Courtesy of Wally S., Wally’s Urban Market Garden, Saskatoon SK
One of the mistakes I now see among SPIN farmers is they quit too soon. Once you get beyond the traditional end of season mentality you can add hundreds or thousands of dollars more, to your income, without much sweat. How?
You’re probably thinking micros. Sure, they are a lucrative crop, and versatile. They can be grown indoors or outdoors. I actually find outdoor micros are more profitable once you consider the hassle factor of trayed indoor production. Pea shoots make the most money for me, and that’s all I grow now indoors.
My go-to moneymaker is storage crops. They’re not new or trendy, but they have a big impact on my bottom line. Here’s what they have going for them:
- they are easy to grow; most aren’t bother by pests, and they don’t require much watering
- they don’t require the TLC that micros do; storage practices are fairly easy to master
- they are perfect for larger plots further from your home base, since they need space to sprawl, and don’t need much tending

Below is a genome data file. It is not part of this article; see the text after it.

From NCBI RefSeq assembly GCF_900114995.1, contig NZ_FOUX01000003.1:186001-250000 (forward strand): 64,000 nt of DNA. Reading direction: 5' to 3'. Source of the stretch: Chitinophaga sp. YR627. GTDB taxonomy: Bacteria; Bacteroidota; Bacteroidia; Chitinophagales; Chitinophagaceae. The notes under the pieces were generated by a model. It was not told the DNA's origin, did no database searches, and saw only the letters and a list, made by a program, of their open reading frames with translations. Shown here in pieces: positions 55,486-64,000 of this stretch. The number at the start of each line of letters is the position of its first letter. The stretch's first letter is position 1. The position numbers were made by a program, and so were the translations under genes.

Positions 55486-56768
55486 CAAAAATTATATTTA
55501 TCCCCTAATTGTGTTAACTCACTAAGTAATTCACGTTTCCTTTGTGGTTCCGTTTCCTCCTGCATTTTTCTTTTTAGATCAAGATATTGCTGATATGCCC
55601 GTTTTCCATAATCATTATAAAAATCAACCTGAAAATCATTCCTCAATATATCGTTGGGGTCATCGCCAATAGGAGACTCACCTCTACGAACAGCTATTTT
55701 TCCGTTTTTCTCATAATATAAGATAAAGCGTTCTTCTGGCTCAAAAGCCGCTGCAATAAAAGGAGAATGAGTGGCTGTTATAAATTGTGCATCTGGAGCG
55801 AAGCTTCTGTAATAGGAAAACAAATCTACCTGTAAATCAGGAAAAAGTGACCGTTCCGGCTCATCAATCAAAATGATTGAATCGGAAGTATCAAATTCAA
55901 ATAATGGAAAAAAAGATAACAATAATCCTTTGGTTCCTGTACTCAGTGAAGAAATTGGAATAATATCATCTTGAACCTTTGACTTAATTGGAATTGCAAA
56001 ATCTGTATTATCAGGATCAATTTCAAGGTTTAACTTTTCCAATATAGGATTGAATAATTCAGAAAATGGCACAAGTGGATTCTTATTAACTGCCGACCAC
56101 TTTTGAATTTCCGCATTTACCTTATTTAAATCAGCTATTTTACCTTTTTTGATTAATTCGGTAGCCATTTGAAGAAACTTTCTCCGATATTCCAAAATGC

- they give you product to sell long after many other growers have hung it up for the season
- they help you lock in customer relationships you made early in the season, and can forge new ones
- no season extension gear required
Storage Crops Income Target: Carrots: 50 bags @ $3, or 2 for $5 Potatoes: 50 bags @ $3, or 2 for $5 Garlic: 50 bags @ $3, or 2 for $5 Onion: 50 bags @ $3, or 2 for $5 TOTAL INCOME: $500 – $600/week
If you want a stretch goal you can target $1,000 a week by adding crops like beets and tomatoes. Restaurants, indoor farmer’s markets, institutions or a winter CSA are all good sales channels, especially the later the season gets, because there is less competition. You can consider it like an end of the year bonus you are giving yourself. How you use it is up to you. Splurge on an island vacation or maybe that new tiller you’ve had your eye on for a few years.
Here we’re looking at $xx worth of storage crops that…